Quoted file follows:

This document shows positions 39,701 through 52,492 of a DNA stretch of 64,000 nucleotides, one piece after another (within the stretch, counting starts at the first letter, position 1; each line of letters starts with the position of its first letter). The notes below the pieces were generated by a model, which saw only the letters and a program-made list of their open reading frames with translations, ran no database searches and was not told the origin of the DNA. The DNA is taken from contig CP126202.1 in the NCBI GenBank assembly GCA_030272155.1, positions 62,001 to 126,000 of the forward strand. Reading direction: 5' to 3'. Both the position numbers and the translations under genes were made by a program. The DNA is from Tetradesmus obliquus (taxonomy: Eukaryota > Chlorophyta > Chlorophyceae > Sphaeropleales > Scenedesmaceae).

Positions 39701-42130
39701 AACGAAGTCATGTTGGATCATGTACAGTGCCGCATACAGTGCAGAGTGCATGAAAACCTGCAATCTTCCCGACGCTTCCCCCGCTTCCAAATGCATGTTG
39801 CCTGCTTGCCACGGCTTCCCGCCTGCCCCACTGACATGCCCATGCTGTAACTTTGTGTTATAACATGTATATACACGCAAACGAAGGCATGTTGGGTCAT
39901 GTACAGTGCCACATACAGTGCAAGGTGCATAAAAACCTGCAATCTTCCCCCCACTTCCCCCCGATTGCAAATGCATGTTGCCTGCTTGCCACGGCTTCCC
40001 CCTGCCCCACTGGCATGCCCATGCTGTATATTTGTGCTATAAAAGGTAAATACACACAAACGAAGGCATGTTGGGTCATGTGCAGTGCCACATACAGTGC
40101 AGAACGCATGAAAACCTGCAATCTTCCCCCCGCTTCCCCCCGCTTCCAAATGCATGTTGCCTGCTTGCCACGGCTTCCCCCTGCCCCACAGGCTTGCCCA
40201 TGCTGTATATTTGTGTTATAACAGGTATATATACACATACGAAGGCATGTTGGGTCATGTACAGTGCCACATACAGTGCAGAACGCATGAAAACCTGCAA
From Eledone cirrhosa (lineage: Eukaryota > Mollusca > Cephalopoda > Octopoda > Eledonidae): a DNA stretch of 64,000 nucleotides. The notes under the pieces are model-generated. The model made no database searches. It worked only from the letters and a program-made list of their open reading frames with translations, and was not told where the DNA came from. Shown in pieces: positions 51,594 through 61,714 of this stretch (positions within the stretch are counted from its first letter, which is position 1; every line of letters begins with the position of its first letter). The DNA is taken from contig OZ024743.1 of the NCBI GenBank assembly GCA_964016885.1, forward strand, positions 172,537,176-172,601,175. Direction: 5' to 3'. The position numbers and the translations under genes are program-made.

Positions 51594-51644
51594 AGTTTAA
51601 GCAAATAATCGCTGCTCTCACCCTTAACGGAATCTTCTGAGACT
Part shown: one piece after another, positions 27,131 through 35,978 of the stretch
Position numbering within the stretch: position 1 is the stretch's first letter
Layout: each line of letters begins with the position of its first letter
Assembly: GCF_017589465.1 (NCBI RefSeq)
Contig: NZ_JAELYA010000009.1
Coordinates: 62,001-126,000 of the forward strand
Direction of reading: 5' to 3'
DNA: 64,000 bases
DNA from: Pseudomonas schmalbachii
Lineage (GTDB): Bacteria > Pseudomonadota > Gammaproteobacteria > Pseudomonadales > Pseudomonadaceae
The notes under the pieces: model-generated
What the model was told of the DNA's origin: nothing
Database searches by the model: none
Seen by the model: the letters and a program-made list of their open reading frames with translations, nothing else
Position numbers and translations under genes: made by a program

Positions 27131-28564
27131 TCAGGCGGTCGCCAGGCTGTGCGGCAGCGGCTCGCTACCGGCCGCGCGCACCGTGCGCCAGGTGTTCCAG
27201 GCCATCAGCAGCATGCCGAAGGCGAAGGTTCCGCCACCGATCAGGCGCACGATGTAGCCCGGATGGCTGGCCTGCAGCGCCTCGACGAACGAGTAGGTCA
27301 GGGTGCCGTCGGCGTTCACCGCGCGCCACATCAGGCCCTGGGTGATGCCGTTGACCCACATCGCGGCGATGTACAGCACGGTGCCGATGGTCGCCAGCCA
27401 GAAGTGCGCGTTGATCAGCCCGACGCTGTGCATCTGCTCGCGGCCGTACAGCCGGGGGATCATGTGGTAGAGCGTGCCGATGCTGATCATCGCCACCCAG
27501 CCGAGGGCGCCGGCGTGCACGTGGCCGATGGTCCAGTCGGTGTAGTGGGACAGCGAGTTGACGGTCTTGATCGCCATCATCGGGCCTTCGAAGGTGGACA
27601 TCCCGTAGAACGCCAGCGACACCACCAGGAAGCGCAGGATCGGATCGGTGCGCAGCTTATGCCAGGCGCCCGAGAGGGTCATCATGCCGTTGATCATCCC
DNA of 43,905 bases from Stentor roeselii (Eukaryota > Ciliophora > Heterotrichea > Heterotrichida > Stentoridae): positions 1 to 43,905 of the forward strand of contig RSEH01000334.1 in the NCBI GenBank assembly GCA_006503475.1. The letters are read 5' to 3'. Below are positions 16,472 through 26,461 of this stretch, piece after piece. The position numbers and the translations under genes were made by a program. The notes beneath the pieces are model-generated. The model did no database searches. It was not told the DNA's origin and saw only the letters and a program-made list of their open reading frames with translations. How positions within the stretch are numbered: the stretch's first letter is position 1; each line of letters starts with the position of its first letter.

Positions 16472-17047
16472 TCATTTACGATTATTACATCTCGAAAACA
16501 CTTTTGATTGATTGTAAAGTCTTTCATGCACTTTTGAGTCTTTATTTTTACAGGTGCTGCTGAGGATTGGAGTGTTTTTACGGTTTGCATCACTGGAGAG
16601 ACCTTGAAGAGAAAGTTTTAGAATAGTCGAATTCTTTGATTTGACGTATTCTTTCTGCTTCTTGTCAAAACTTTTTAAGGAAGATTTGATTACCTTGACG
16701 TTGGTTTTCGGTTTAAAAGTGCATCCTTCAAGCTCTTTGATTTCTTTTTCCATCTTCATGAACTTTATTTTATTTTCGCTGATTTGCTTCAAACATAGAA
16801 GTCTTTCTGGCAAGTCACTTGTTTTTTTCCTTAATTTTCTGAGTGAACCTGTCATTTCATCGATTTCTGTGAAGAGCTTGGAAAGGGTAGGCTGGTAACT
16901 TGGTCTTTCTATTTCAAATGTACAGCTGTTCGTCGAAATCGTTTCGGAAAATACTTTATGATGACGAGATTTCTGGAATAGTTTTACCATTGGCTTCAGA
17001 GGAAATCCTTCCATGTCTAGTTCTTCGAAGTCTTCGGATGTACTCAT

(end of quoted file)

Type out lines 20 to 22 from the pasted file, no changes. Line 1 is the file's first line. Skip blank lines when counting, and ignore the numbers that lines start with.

DNA: 64,000 bases
DNA from: Pseudomonas schmalbachii
Lineage (GTDB): Bacteria > Pseudomonadota > Gammaproteobacteria > Pseudomonadales > Pseudomonadaceae